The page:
[b]P = (12V - 3 * 3.2V)[sup]2[/sup]/150Ω = 38mW [/b]– [Thus: 38mW is dissipated by each 150Ω resistor]

If you want to know why that potentiometer is burning up: assuming your strip has 20 sets of 3 LEDs, and, again, the LEDs are running at 3.2V, then each 3 LED set is drawing the following amount of current:

[b]I = (12 - 3 * 3.2V)/150Ω = 16mA[/b]

and, the total power, for the strip, is:

[b]P = 10 * IE = 10 * 16mA * 12V = 1.9W[/b]

So, if you put that in series with a 1/4W potentiometer, worst case, you’re probably going to dissipate around a watt in that poor thing, and thus all the smoke and fire!

Now, some "LED"s used in LED strips, are actually little mini-COBs [“COB” = “Chip On Board”], made up of THREE LEDs! So, our above calculation would, then, become:

[b]I = 3 * (12 - 3 * 3.2V)/150Ω = 48mA[/b]
[b]P = 10 * IE = 10 * 48mA * 12V = 5.8W!!![/b]

So, unless you’re using one of those big-ol high wattage potentiometers, it probably doesn’t have a chance in hell!!

BTW: Your heating problem could also have to do with putting the LED strip in a closed box. You might need to provide some sort of ventilation – especially if you are using a strip with those 3-LED COBs.

wow thank you so much! This is exactly what I’ve been needing… but didn’t know I needed! I’m going to sit down and really digest this. Thanks for the time you put into the explanation!

@ReverseEMF

I want to thank you for taking the time to break these formulas out. This is perhaps the cleanest and best explanation I have seen.

Not covered in above discussion is why the FETs are getting so hot; I'd expect that for a BJT (which is an obsolete technology as far as this sort of use case is concerned), but a modern logic level MOSFET left on continuously shouldn't be getting hot unless you're pushing the specs, or this string of lights is a lot bigger than I'm imagining.

What MOSFETs are you actually using? Are you PWMing them?

What voltage are you actually getting from the "12v" camper supply? My guess is more than 12v (which is not unusual).

Those LED strips are expected to run warm - you can run them off a slightly lower voltage if you need to reduce the power consumption and heat (ie, with adjustable DC-DC buck converter rated for more than the total current that the LEDs consume - plenty more if you get it on ebay, because the ebay-from-china modules inflate the headline specs. For finding DC-DC converter on ebay, search "dc-dc step down" or "dc-dc step up" - don't use buck or boost, because all the sellers of both kind of converters put both keywords in the listing title).

A potentiometer dissipates the extra energy as heat. You can only use small pots for very low current, tens of mA total - high current pots suitable for that sort of dimming are expensive and bulky, and would generate a lot of heat.

1 Like

Hi,

Can you please post a copy of your circuit, in CAD or a picture of a hand drawn circuit in jpg, png?

Do you have a DMM?

Thanks.. Tom.. :slight_smile:

I don’t think those led strips are supposed to run on 12V.
It would have to dissipate 12V-VF = 12-2.0 =10V (for VF) = 2.0V
in the form of heat.

slipstick:
Details matter!

What LED strips? What is their voltage and power rating? What 15A MOSFETs? What circuit did you use to connect to the Arduino? Have you measured the voltage output of your "camper power center" so you know that it is 12V?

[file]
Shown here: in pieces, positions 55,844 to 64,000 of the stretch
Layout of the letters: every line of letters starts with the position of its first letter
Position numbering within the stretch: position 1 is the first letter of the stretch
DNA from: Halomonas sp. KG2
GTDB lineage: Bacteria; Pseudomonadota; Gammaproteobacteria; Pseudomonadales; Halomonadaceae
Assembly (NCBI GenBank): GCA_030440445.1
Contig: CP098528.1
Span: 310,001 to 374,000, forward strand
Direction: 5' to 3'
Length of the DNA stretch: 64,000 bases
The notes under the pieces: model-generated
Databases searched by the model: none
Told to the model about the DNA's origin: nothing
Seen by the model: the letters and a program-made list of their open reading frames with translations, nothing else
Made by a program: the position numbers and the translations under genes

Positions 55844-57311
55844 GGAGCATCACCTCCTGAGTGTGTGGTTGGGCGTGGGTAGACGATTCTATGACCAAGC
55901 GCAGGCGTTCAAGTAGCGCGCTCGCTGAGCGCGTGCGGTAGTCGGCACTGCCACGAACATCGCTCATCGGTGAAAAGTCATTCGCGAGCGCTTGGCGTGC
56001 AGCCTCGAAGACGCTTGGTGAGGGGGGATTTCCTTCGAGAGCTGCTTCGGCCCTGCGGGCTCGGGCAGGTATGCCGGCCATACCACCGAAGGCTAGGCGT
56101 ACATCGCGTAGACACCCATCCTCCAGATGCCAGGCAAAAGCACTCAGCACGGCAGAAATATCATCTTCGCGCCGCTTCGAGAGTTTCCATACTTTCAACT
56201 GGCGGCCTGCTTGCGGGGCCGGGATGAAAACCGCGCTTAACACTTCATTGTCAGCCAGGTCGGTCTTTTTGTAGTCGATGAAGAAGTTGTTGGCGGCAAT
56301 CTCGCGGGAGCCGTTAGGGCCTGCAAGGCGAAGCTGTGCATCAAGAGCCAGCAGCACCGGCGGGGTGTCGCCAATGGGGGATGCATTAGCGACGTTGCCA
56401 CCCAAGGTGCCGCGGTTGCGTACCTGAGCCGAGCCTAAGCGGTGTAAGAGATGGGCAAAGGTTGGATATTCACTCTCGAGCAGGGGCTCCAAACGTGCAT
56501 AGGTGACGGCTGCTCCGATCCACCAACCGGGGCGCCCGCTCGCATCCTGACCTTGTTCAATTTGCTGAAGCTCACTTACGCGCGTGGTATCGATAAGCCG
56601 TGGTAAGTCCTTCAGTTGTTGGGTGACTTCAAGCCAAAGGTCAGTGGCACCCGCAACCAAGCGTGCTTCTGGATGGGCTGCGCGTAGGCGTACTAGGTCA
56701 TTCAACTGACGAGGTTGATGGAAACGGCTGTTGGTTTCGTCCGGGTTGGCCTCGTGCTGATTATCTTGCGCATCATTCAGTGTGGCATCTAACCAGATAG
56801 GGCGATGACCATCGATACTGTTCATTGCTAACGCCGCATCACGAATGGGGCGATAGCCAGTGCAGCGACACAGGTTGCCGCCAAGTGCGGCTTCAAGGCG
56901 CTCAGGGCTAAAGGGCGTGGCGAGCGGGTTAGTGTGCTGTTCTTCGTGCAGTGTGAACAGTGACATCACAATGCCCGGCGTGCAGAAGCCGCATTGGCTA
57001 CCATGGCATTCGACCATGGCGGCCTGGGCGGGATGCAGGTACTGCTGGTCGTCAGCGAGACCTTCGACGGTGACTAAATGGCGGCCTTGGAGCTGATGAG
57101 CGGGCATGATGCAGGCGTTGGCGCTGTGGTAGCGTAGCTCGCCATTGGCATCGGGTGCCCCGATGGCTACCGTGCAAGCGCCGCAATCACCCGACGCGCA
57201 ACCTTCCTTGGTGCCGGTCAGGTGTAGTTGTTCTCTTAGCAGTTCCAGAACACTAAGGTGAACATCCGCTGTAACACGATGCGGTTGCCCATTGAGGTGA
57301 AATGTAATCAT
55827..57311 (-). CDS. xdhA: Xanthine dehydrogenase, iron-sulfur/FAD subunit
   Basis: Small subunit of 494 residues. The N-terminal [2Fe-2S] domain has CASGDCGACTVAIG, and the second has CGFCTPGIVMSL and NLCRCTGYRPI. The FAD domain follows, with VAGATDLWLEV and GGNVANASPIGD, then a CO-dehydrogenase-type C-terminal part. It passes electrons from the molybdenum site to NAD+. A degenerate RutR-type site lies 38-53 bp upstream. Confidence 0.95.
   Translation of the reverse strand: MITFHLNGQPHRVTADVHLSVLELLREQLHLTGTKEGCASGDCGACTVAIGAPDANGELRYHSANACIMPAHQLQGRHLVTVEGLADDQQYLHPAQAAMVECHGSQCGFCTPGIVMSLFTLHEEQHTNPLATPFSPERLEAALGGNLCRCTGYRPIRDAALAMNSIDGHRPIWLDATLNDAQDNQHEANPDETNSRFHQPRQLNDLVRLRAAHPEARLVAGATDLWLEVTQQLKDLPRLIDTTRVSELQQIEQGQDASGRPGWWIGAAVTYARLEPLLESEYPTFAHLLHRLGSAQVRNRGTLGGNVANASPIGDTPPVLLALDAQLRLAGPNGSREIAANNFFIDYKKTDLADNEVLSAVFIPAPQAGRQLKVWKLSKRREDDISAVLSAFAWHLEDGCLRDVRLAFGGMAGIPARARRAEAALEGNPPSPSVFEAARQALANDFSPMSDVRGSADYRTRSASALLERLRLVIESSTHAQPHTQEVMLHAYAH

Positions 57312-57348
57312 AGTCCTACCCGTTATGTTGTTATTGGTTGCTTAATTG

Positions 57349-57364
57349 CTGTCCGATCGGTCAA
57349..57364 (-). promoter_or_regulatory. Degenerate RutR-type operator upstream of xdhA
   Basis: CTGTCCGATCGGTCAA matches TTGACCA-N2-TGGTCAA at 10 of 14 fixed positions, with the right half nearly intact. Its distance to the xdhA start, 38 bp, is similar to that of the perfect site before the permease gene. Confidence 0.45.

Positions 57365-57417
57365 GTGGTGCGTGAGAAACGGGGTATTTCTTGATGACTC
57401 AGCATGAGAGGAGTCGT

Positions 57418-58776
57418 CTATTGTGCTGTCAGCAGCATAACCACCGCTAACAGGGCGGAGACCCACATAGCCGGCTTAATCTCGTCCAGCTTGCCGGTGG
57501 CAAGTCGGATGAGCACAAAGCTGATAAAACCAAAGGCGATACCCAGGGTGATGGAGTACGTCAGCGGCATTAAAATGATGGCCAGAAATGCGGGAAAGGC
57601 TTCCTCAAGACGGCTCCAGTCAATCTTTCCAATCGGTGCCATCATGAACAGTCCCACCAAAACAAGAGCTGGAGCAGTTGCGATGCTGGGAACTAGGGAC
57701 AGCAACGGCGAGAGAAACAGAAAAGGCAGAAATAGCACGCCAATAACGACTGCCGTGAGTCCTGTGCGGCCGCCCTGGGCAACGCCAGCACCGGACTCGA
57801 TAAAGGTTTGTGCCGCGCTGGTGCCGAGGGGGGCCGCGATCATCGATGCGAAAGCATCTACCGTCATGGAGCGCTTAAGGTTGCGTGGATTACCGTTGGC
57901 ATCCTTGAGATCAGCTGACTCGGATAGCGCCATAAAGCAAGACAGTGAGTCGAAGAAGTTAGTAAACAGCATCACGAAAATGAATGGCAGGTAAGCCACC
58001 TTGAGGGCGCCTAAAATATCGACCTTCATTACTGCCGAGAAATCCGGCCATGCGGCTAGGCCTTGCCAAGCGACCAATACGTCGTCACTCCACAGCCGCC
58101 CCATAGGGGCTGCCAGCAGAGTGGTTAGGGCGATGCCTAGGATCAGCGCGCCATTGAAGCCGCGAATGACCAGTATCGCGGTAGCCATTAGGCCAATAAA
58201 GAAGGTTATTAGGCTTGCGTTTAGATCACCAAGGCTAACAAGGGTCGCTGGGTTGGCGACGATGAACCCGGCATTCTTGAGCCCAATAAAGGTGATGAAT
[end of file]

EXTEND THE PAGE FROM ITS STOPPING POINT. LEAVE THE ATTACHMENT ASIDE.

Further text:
When you "connected your little multimeter" are you sure it was on the current measuring range? What EXACTLY did the display say?

Steve

Yes of course. I only figured that my problem was conceptual and not an minor voltage issue.

Here are the links to my parts

WeiMeet RFP30N06LE 30A 60V N-Channel Power Mosfet TO-220 ESD Rated for Arduino(10 Pieces) https://www.amazon.com/dp/B07CTF1JVD/ref=cm_sw_r_cp_apap_2ToLdstiHxnIJ

LE 12V LED Light Strip, Flexible,... Amazon.com: LE 16.4ft LED Strip Light, Super Bright, 300 LEDs SMD 5050, Non-Waterproof LED Tape, Flexible Rope Light for Home, Kitchen, Under Cabinet, Bedroom, 12V Power Supply Not Included, Warm White: Home Improvement

The LEDs are spec'd for 12 volts, but I assume that these products are able to handle some variability of voltage input. I'm just not sure what decimal place that range occurs in. Is 1 volt extra too many, or is .1 volts too many?

I've seen voltage readings in my camper electrical system upwards of 13.6 volts. But I haven't measured it at the light source directly, I'll do that and report back today.

======

yes, I'm using an Arduino to send a pwm signal to the mosfets in order to control the brightness of the LEDs.

【Safe to Use】: The working voltage is 12V, extremely low heat, which is safe to touch. But please do not use power adapter that is higher than 12V to supply. No worry. Just enjoy. The wattage is 40W, Please be kindly informed that the total wattage of LED strip lights should not exceed the max wattage of power adaptor.

I believe you said you are not using the optional power supply because your are running off DC ?

I connected my little multimeter between the LED strip and the power source and it closed the circuit to turn the lights on, but gave me an open-loop message on the readout...

Do you know how to use a meter ?

You didn't even tell us what you were measuring or what range the meter was on .

"really hot" is subjective.
Don't you have a thermometer ?